As this thing in her brain began to spin more rapidly, she would often begin our visit by pointing him out to me. There he was, beside the olive tree. Or on the mountain slope. Or at the church door. I had to see him wandering out there before she would go on. [...]
The Reader
Without a reader of his own, he creates one in a story he calls “The Reader.” [...]
“Because they have seen angels, and other divine numina, represented by painters with a certain splendour and light, and have heard that these are [...]
Theses on Monsters
The history of all hitherto-existing societies is the history of monsters. [...]
Seven Stories
The kids at my mother’s house are new recruits, and I don’t know their names. They look tired in their heavy wool coats. [...]
More Little Tales of the Internet
He was a guy who was very much a big deal to see, in a kind of you-don’t-see-him-very-often way, as well as in a then-when-you-do-he’s-on-Skype kind of way. [...]
The whole world can be divided into those who write and those who do not write, wrote Kierkegaard. [...]
I Would Never Do These Things
No one seems to know what brought this cloud into being or why the world is ending, but there is no question: When the cloud finally rolls onto our shores it will be as if none of us, and nothing we have done, seen, heard, or believed in will have ever existed. [...]
That Obscure Object of Desire
Time had long since left me in the lurch, stood me up, hung me out to dry. So all I can say for certain is that, by the time I found myself in the subway station at DeKalb Avenue, I was neck-deep in the nth hour of an obsessive mania. [...]
Two Poems
The maroon-colored cat jumped over the magnificent Moon of Horses. [...]
The Last Film of Alan Smithee
After all that, I chose the avatar that looked most like me: similar build, similar features. I gave him my name, Alan Smithee. [...]
begins with sound of bell

ends with briefcase dark

glorying day’s pantomime [...]
Shhhhhh, Arthur’s Studying
Arthur was a quiet boy who grew into a quiet man. When he and Walt Kaplan were boys it was always, Shhhhhh, Arthur’s studying. There’s got to be at least one yeshiva butcher in every family and a yeshiva butcher’s got to have quiet. Go play outside, Walt, your brother’s studying. [...]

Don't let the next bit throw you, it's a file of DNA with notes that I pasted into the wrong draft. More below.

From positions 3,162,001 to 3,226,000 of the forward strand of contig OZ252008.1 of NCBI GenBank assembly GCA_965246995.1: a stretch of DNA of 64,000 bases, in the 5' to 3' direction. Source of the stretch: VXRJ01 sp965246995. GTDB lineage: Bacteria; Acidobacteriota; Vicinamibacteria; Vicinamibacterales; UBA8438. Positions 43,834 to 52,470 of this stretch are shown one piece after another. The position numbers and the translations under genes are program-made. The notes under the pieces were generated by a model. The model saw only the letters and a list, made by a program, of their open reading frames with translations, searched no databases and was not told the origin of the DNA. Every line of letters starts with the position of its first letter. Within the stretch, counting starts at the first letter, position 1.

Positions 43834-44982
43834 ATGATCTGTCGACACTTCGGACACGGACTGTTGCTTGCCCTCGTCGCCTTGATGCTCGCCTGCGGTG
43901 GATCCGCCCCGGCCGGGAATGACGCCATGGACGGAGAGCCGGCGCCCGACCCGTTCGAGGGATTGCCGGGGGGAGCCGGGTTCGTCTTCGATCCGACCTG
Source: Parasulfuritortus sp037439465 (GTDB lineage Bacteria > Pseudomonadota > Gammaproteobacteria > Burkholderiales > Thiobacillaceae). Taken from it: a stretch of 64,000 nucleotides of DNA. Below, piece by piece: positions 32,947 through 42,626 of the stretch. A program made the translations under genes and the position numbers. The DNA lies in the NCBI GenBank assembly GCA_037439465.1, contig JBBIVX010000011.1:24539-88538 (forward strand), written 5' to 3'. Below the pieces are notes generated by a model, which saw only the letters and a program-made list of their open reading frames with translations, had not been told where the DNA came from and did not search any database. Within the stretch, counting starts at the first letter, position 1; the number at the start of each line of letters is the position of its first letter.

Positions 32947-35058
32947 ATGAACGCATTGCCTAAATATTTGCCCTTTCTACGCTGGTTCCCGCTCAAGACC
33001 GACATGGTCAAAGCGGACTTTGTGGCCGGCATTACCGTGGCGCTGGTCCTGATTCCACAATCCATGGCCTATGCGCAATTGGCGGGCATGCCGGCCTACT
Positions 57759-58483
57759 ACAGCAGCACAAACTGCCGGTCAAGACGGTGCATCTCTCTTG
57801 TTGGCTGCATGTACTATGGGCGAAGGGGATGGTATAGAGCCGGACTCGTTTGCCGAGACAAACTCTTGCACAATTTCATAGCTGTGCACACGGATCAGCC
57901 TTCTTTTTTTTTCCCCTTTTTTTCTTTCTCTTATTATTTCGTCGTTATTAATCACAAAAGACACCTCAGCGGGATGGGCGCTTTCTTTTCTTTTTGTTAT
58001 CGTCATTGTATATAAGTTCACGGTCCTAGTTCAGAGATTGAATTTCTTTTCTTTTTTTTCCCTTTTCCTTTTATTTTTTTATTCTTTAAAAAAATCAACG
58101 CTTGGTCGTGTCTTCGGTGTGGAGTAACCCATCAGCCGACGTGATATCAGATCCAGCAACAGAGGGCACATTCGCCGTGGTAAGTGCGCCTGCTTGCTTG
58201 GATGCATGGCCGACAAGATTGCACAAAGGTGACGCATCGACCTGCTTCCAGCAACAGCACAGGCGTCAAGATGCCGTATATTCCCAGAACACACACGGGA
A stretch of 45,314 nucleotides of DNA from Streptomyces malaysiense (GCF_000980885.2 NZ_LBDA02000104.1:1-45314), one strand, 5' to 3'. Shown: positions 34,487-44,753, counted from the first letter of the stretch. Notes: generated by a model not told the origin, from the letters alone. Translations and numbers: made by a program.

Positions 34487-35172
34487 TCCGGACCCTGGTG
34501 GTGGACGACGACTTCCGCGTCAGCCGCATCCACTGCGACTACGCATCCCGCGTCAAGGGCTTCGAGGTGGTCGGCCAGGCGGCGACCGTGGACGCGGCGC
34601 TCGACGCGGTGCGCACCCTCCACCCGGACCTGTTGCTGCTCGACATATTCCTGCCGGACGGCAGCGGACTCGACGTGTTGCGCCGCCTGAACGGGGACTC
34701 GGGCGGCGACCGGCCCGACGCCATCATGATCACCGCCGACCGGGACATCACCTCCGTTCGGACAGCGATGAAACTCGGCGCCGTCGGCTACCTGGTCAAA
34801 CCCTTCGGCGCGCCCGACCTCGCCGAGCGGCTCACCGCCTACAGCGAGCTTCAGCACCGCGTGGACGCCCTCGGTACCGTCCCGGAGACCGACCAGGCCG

Mother Box
Of course, she was the sort of person who had a lot of secrets. Her secrets were how she understood it was herself and not, say, a peanut or a broken-bottomed chair. Listen, she was sort of a reprehensible figure. [...]
You’ll Be Sorry
One of these days—and it might be a day very soon—and it won’t be a day that you can identify in advance—and my behavior on that day will not contain clues that you can scrutinize as warnings—I will become angry. [...]
Once it was underwater I thought of.
     Once I was gripped by thoughts of underwater. 
     Because my father once said, when I shouldn’t have been listening, what if all the earth’s water were drained. [...]
The I and the It
Under more agreeable circumstances—we are paraphrasing; Bennell was predisposed to cliché and imprecise language—Dr. Miles Bennell, a physician for thirteen years, would have welcomed the sudden relaxation, the opportunity to indulge a newfound frivolity; the life of a busy GP had never exactly encouraged the profligate humoring of passing fancies and so this should have been a glimpse of the life he had not yet found the time to lead. [...]
Regeneration at Mukti
Call me a trendmonger, but I’ve sprung for a tree house. [...]
Seven Stories from the Palace of Rubble
He hopes to fly a giant helium balloon a record twenty-five miles into the earth’s atmosphere and parachute down. This is a moment worthy of fanfare. [...]
Every poem is a model of a possible world that only comes into being when reading is active, activated. [...]
The Artificial Stork
I do not know for how long we traveled The Beneath, that harsh terrain on which the grounded go lost and flightless, nor could I explain to you how we survived with little sustenance, as the children did not seem the least bit interested in foraging for food and collecting water. [...]